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Ongoing Supply Chain Disruptions Termed Threat to Housing

WASHINGTON, DC — Ongoing global supply-chain disruptions coupled with the prospect of higher interest rates threaten to exacerbate affordability problems for both new and existing homes in the months ahead, the National Association of Home Builders said last month.

Housing affordability, according to the latest figures released by the NAHB, held steady at its lowest level in nearly a decade, as record-high home prices offset lower mortgage rates to keep the affordability rate flat in the third quarter of 2021.

“Persistent building material supply chain bottlenecks and tariffs on Canadian lumber and Chinese steel and aluminum continue to place upward pressure on construction costs and home prices,” even in the face of continued high demand,” said Chuck Fowke, chairman of the Washington, DC-based NAHB.

Moreover, according to NAHB Chief Economist Robert Dietz, interest rates are anticipated to gradually rise in the coming months, as the Federal Reserve begins to taper its monthly bond and mortgage-backed securities purchases.

“To keep affordability problems from worsening, policymakers need to tackle supply-chain challenges that are disrupting and delaying construction projects and hurting housing affordability,” Dietz said. “Helping builders boost output will also slow the rapid rise in home prices that has occurred over the past year.”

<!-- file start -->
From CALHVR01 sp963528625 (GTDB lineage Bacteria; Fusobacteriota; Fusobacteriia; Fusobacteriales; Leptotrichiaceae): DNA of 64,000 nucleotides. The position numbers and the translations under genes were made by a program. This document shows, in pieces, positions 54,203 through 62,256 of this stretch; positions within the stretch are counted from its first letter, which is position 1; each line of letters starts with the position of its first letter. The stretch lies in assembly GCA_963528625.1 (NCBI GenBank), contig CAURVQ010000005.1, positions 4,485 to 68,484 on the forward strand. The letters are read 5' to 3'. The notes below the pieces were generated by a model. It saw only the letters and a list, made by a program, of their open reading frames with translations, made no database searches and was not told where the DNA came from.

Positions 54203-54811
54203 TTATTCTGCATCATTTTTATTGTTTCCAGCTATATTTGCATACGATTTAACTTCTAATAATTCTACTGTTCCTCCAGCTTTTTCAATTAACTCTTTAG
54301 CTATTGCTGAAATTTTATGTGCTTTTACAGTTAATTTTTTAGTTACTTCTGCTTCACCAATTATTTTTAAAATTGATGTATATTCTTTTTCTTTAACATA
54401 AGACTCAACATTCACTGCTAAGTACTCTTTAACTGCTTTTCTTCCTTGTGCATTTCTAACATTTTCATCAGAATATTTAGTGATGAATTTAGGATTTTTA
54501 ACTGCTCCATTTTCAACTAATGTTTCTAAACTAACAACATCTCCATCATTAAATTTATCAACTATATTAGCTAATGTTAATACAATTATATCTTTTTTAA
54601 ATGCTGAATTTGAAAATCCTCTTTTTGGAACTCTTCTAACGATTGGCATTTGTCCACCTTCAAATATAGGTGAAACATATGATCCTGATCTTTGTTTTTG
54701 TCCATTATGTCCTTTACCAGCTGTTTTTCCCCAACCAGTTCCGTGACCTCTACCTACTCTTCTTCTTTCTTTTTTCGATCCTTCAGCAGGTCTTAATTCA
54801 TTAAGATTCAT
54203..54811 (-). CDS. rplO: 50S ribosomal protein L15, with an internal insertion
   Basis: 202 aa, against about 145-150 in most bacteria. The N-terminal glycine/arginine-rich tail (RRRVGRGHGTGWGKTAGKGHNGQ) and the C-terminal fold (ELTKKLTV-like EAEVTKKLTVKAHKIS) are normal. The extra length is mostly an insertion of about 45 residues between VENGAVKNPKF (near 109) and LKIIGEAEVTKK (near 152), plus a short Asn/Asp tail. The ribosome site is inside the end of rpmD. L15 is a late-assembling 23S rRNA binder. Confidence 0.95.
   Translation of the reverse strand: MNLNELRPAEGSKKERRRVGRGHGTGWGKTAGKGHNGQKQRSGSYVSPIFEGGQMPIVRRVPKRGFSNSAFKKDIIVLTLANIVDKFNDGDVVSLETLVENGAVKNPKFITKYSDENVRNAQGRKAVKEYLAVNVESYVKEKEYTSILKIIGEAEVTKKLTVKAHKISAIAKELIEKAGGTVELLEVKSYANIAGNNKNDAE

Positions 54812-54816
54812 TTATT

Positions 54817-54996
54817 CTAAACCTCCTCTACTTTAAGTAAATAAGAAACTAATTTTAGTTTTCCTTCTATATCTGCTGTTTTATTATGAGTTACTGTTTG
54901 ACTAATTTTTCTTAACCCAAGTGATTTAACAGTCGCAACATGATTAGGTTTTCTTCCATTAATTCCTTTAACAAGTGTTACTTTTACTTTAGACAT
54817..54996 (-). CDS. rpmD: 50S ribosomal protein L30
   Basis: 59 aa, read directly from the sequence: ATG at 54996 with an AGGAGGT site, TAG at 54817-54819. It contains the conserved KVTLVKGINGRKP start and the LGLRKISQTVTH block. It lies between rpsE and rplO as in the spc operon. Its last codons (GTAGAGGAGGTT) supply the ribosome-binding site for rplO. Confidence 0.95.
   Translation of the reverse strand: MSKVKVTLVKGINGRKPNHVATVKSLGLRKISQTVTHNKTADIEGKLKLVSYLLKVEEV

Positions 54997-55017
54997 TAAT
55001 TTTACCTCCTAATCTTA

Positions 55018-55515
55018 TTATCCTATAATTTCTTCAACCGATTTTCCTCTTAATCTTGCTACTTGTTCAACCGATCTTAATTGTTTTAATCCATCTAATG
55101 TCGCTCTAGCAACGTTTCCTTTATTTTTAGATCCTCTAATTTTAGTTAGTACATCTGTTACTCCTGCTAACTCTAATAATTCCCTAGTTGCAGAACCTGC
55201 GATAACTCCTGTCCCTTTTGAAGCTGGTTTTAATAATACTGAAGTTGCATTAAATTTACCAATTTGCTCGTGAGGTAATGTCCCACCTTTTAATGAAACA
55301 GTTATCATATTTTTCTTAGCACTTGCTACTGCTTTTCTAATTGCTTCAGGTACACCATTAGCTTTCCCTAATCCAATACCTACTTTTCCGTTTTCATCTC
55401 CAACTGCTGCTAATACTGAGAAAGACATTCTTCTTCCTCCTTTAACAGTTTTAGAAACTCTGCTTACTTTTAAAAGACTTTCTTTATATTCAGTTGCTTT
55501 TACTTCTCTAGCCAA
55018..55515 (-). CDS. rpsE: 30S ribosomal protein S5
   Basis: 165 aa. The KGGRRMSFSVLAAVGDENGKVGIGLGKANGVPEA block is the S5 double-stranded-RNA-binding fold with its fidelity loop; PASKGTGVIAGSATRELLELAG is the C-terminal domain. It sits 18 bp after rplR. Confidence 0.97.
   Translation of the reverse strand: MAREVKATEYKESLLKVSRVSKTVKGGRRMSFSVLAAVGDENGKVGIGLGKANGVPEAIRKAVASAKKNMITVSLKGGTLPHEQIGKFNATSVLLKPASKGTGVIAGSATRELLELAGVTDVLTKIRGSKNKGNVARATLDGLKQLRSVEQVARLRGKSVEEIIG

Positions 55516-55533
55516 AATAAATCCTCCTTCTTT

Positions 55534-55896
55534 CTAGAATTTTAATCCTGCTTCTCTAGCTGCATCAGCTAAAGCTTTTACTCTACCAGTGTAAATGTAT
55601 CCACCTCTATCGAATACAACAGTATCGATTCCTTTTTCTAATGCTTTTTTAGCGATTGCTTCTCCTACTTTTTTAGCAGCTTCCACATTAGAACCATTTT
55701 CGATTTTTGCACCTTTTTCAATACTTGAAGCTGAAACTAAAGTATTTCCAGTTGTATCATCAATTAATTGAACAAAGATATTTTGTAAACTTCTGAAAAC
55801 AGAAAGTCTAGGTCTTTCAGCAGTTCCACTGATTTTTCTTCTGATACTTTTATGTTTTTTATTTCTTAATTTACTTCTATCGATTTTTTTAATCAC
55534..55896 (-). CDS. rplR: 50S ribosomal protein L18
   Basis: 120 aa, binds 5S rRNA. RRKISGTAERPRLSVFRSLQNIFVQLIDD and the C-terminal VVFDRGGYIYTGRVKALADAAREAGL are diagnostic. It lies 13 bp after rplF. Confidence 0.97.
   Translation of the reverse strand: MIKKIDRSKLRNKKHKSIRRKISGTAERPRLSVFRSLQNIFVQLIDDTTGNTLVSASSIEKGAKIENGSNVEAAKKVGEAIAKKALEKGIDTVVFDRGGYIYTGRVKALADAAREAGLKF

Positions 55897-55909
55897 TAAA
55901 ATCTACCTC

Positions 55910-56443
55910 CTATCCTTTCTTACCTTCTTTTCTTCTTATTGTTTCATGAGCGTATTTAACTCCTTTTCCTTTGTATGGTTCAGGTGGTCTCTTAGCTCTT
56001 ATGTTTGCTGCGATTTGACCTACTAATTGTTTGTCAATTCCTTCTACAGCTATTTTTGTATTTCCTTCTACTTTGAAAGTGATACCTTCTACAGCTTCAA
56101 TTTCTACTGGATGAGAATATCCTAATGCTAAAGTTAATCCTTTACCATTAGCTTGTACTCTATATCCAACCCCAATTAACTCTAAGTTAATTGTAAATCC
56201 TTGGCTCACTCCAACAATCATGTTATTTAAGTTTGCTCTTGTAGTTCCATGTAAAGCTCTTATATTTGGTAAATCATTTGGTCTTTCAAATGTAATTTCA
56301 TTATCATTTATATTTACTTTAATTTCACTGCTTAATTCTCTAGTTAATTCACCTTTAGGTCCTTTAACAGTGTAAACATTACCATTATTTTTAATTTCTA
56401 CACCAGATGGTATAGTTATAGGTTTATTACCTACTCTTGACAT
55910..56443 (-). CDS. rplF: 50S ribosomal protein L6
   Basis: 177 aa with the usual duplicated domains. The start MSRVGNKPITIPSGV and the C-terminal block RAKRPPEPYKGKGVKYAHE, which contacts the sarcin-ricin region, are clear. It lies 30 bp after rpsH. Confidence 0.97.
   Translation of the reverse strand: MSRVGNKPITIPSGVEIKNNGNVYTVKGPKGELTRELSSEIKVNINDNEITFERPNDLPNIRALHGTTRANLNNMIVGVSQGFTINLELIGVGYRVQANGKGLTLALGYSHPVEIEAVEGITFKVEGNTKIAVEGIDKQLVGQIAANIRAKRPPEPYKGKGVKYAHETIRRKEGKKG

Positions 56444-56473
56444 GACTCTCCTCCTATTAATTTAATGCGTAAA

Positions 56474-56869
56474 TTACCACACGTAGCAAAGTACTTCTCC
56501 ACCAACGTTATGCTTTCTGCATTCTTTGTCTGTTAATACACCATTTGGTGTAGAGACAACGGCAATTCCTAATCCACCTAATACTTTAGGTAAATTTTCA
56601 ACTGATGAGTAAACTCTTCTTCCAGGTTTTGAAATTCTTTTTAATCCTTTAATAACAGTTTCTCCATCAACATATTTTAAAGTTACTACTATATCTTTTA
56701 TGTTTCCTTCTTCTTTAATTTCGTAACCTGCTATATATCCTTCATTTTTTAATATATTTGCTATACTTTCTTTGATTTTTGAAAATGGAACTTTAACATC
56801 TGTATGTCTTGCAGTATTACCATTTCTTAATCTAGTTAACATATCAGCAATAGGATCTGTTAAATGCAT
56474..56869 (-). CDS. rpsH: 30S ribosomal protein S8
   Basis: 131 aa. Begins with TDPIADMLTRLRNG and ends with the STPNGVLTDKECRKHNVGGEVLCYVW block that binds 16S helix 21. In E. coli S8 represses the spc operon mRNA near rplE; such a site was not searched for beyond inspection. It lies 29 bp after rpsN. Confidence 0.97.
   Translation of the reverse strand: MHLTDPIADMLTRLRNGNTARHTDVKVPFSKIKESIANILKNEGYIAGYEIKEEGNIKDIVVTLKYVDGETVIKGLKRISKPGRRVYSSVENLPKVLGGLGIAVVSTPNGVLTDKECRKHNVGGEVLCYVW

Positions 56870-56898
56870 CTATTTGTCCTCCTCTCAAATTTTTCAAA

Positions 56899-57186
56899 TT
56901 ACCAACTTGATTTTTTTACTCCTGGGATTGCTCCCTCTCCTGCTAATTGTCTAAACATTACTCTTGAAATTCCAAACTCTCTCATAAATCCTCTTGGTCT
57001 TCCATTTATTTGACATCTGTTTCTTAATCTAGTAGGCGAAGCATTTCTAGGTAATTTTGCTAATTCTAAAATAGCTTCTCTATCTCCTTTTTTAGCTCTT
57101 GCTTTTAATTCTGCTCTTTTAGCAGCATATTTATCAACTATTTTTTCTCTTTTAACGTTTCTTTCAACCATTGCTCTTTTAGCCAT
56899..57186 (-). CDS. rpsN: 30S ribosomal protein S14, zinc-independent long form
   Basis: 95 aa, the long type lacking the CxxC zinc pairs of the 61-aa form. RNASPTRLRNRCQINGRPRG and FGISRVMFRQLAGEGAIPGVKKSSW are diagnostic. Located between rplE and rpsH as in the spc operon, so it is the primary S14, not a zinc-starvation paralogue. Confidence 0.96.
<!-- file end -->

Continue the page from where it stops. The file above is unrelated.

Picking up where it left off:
In addition to concerns over building materials and the national supply chain, labor and building lot access are key constraints for housing supply, according to Dietz. “Lot availability is at multi-decade lows and the construction industry currently has more than 330,000 open positions,” Dietz said. “Policymakers need to focus on resolving these issues to help builders produce more housing to meet strong market demand.”

In related news:

• Low existing inventories and strong buyer demand helped push builder confidence higher for the third consecutive month even as supply-side challenges – including building material bottlenecks and lot and labor shortages – remain stubbornly persistent, the NAHB said, noting that as a result of supply-chain effects, there are 152,000 single-family units – up 43.4% from a year ago – that have been authorized for construction but are awaiting a go-ahead.

• Single-family housing production lagged in October due to supply-chain effects for materials and ongoing access issues for labor and lots. Overall housing starts decreased 0.7% to a seasonally adjusted annual rate of 1.52 million units, according to the U.S. Dept. of Housing and Urban Development and the U.S. Census Bureau.

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